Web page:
Author: Bethan McKernan Beirut
More than 800 people have been killed and up to 3,500 injured in east Aleppo as a result of the Syrian government’s final push to take the city, the president of the city’s local council has said.
Those who have not fled to government or Kurdish-controlled areas effectively wait a death sentence, Brita Haji Hassan said in Geneva on Thursday, where he is meeting with the UN’s special envoy to Syria, Staffan de Mistura.
“Today 150,000 people are threatened with extermination. We are calling for a halt to the bombing and guarantees of safe passage of all,” he said, citing figures from the local civil defence rescue service.
Rescue workers and activists have been struggling to document casualties because of the intensity of government bombings, which were renewed with a vengence two weeks ago.
Around 250,000 people were thought to be trapped within east Aleppo’s siege barricades, either unwilling or unable to leave and facing starvation, when Syrian President Bashar al-Assad’s government declared that the offensive on the city would be completed before the change of administration in the US.
Since then, around 80,000 people are thought to have fled to government and Kurdish-controlled parts of the city, and regime forces have clawed back three quarters of the besieged rebel enclave.
On Wednesday rebels called for a five day humanitarian truce to allow for UN-monitored medical evacuations from the city, saying Aleppo’s future could be decided in the pause, but without offering any possibility of a surrender.
Representatives from Russia, Turkey and the US all said that their foreign ministries had been working towards a ceasefire deal, but the Syrian regime has signalled it will not accept anything other than total victory now that control of the city – contested since 2012 – is within reach.
“Aleppo will completely change the course of the battle in all of Syria,” Syrian state television quoted Syrian President Bashar al-Assad as saying on Wednesday night, calling Aleppo the “terrorists’ last hope”.
On Thursday, Russian Foreign Minister Sergei Lavrov said that the Syrian army had stopped active military operations in east Aleppo because a large effort to remove civilians from the city was under way, RIA news agency reported.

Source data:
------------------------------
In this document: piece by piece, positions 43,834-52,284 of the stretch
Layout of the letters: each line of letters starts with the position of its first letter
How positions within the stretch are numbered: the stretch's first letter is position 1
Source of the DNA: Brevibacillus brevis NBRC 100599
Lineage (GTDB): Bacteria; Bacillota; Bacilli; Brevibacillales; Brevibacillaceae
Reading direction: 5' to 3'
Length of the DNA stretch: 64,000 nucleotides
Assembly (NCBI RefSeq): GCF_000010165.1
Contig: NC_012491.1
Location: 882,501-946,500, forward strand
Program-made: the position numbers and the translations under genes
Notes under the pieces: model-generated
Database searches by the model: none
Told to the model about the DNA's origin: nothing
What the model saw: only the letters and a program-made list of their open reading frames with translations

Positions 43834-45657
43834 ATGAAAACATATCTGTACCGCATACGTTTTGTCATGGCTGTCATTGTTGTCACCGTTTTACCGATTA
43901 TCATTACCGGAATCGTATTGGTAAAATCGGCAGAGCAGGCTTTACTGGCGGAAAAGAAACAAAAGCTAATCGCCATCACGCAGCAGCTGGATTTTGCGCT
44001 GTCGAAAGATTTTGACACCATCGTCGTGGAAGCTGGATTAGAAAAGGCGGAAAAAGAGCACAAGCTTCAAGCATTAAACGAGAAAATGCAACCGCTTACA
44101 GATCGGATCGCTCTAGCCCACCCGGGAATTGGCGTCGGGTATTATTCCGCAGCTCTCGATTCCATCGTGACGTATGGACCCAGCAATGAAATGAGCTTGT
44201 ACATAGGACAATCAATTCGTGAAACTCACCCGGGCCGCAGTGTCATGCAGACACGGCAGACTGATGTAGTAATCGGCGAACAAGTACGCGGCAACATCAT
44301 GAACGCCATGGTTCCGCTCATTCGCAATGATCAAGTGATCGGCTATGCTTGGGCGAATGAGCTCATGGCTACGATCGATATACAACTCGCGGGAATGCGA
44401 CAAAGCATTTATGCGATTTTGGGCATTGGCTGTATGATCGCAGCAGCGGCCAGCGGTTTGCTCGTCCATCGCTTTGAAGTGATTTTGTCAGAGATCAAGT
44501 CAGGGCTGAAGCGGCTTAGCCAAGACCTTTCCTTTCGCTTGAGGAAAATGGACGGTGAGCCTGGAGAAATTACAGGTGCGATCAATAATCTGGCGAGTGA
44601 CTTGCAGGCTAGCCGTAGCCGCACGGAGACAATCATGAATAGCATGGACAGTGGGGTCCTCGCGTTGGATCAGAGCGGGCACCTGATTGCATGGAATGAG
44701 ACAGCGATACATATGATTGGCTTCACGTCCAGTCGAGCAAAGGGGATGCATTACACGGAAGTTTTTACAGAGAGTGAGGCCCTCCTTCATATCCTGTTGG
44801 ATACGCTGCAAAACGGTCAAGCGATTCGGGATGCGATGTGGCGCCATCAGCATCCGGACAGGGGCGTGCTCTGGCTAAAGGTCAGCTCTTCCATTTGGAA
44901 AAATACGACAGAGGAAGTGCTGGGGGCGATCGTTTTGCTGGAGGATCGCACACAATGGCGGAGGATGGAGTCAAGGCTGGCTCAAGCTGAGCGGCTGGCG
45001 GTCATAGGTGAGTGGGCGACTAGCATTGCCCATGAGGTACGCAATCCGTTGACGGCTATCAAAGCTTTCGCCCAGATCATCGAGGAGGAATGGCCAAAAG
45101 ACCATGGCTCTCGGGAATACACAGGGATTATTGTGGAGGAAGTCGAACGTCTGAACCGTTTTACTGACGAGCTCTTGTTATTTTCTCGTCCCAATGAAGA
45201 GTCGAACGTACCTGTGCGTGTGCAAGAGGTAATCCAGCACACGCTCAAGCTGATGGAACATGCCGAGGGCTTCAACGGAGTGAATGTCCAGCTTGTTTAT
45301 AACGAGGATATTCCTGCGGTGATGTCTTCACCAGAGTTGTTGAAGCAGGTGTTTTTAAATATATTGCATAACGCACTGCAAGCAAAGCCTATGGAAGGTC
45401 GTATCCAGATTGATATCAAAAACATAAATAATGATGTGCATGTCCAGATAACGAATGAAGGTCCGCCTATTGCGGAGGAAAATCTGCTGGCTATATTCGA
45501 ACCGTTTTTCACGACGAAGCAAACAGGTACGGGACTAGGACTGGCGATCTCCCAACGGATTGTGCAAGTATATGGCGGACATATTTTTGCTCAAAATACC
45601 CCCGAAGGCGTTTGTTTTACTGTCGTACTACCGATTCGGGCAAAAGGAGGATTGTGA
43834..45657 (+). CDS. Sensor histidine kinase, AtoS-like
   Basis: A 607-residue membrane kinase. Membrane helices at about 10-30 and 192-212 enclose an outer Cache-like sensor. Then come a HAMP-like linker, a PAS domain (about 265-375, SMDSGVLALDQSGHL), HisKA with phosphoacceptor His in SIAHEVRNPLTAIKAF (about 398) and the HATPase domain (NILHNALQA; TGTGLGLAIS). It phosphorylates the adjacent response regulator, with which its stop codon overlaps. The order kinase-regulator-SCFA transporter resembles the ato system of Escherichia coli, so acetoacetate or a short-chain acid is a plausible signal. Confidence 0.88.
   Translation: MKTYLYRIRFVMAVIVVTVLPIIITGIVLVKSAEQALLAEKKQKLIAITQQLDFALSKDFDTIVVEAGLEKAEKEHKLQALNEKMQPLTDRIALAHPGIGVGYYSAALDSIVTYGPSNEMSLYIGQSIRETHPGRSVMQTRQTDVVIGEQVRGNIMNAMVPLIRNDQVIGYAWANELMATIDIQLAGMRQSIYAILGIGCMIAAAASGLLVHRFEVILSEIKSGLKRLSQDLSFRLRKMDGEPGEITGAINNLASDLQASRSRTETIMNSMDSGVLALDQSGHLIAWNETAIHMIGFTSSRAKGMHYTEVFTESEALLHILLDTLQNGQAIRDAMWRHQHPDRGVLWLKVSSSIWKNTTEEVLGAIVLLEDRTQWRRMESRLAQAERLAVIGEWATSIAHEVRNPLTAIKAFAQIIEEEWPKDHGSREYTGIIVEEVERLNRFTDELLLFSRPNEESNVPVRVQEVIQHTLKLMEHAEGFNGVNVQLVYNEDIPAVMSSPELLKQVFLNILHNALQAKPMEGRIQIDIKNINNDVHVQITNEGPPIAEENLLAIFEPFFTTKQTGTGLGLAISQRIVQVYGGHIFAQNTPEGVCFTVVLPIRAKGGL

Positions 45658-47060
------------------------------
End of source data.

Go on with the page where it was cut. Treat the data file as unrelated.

Mr Lavrov added that it had been agreed that Russian and US military experts would meet in Geneva on Saturday to discuss the situation in the city.
Aleppo – once considered the “Jewel of Syria” – has seen some of the war’s heaviest fighting, and is now the last urban stronghold of the Sunni rebel alliance, partly backed by the US, Turkey and the Gulf states.
Mr Assad’s fortunes in the war have been greatly helped by military intervention from foreign Shia militias from Iran, Lebanon and Palestine, as well as Russian firepower from September 2015.
Also on Thursday, the head of the UK’s intelligence services has warned that Russia’s actions in Syria are a direct security threat to the UK, creating the conditions for a whole new generation of terrorists.
“In Aleppo, Russia and the Syrian regime seek to make a desert and call it peace”, MI6 director-general Alex Younger said in his first public speech at the agency’s London headquarters. “The human tragedy is heartbreaking.”
Elsewhere in Syria, with the regime’s focus on the north of the country, Isis seized the opportunity to retake territory near the ancient city of Palmyra. The group previously held the Roman town for 10 months, destroying priceless ruins and artefacts, before they were driven out by the Syrian army in March.
Isis launched a two-pronged attack on government checkpoints and a nearby oil field, the UK-based monitor the Syrian Observatory for Human Rights said, in some places advancing as close as five miles (eight kilometres) away from the town.
Opposition group the Palmyra Coordination Committee also said that Isis had advanced from the south and north, capturing grain silos and a number of small villages.
Isis’ news agency Amaq posted a statement saying that the whole area of Huwaysis between Aleppo province and Palmyra had been recaptured, posting a video of four captive Syrian army soldiers.
Attacking unsuspecting fronts is a common Isis tactic. The jihadis tend to withdraw whenever a counterattack is launched, but usually manage to pick up supplies and ammunition in the process.
The almost-six-year-long civil war in Syria has killed more than 400,000 people and displaced more than half the population from their homes, the UN says.
Although both Isis and the Free Syrian Army – Mr Assad’s main foes – have suffered several military setbacks in recent months, analysts say the complex war is far from over.